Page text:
SALT LAKE CITY -- A legally married same-sex couple is taking the Utah Attorney General and the executive director of the Utah Department of Health to court, demanding to have them held in contempt of court for refusing to issue a birth certificate for their daughter.
FOX 13 was with Kimberly and Amber Leary on April 9 when they sought a birth certificate for their daughter, after a judge had granted their second-parent adoption. The Utah Department of Health refused to provide an amended birth certificate, putting both their names on it.
Shane Marx, an attorney representing the couple, filed an order to show cause in Salt Lake City's 3rd District Court, demanding Utah Attorney General Sean Reyes, Dr. David Patton, the executive director of the Utah Dept. of Health, and State Registrar Janice Houston appear in court "and show cause why they should not be held in contempt for their willful disregard and refusal to obey" a judge's order to issue the birth certificate.
"The parents are the parents under Utah law," said Clifford Rosky, the chairman of the gay rights group Equality Utah, who was acting as a spokesman for Marx. "They have an adoption, they have a court order say they shall be named on the birth certificate, and the state of Utah is simply defying that court order."
Rosky said the issue affects a number of legally married same-sex couples who were in the midst of the adoptions when the Utah Attorney General's Office got involved.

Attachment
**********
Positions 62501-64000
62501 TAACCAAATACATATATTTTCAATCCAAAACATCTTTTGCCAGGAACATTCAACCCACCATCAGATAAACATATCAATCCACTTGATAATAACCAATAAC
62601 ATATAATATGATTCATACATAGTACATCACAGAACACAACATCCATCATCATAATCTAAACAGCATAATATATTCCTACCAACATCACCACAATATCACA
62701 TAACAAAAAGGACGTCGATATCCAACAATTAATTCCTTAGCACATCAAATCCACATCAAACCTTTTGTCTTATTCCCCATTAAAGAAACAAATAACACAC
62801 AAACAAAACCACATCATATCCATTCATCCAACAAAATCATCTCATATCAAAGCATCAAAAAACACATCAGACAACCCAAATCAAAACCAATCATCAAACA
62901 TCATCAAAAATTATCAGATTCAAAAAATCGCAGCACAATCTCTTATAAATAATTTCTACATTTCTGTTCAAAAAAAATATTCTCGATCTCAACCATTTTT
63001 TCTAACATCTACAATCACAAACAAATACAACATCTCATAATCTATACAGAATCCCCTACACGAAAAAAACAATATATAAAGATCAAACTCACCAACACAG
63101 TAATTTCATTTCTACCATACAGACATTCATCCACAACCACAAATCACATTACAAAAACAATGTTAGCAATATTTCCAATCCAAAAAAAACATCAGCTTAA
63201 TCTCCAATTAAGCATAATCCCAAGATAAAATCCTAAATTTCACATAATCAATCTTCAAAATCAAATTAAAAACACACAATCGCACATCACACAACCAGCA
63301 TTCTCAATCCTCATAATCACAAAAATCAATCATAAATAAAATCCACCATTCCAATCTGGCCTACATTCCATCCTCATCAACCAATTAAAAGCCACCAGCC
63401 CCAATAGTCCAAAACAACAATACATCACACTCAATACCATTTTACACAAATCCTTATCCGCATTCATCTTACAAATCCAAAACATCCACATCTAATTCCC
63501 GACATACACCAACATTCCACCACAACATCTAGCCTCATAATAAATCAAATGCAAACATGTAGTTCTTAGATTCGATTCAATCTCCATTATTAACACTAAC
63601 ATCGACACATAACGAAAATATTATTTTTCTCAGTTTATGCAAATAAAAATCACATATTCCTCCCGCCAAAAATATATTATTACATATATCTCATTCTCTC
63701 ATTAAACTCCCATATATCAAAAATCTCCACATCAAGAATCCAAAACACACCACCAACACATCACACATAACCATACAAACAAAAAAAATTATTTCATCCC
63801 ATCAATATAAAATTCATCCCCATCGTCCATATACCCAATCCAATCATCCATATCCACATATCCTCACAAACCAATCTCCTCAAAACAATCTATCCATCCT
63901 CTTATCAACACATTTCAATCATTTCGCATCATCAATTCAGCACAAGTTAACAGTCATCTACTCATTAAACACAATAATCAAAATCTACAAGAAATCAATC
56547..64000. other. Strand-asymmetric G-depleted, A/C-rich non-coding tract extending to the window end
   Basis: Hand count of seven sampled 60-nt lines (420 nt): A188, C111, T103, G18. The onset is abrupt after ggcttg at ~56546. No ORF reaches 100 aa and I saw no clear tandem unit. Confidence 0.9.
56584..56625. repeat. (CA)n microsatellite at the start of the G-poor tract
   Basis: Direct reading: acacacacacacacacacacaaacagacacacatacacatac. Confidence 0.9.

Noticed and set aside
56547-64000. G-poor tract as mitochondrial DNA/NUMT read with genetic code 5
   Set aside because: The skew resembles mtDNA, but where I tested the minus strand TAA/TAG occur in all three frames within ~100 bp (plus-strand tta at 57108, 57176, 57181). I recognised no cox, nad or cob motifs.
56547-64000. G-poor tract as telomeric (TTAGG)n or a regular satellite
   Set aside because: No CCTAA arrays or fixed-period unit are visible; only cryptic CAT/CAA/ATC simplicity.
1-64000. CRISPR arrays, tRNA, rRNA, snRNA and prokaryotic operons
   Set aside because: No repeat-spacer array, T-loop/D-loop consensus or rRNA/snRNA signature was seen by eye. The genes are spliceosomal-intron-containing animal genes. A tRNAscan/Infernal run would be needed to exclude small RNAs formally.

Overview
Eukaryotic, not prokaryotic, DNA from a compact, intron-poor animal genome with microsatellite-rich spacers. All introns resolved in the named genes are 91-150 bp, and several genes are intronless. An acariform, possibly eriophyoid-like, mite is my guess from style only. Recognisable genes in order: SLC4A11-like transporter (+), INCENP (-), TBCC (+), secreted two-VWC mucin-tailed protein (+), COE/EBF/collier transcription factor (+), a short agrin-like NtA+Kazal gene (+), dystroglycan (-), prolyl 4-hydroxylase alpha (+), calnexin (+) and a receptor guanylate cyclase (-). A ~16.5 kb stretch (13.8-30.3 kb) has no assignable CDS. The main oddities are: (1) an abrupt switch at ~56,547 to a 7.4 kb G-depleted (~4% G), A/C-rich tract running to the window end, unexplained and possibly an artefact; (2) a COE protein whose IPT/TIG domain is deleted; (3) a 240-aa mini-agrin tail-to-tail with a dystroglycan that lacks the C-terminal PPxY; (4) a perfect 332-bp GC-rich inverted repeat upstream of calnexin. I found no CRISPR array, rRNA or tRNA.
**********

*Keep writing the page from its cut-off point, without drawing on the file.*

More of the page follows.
The Utah Attorney General's Office said it was asked to get involved by judges handling the adoptions and seeking clarity about the state of the law after a federal judge overturned the state's ban on same-sex marriage.
Reyes' office has said that since the U.S. Supreme Court halted same-sex marriages pending the appeal of Amendment 3, the ban on gay marriage is back on the books. They also believe that means they cannot recognize the marriages performed here, nor any second-parent adoptions involving gay or lesbian couples.
In a statement to FOX 13 on Thursday, the Utah Attorney General's Office said it is waiting for the Utah Supreme Court to weigh in.
"The State is not attempting to undo adoptions, restrain custody rights, nor suggest that these families are not serving the best interest of their children. What the State is doing is exercising its right to seek clarification from Utah’s highest court as to whether it can issue amended birth certificates," said Reyes spokeswoman Missy Larsen.
There is no indication that the Utah Supreme Court will even take up the issue. The state's top court has been silent for weeks ever since the attorney general sought an emergency writ on behalf of the Utah Department of Health.
A judge has slated a hearing on the order to show cause on June 16.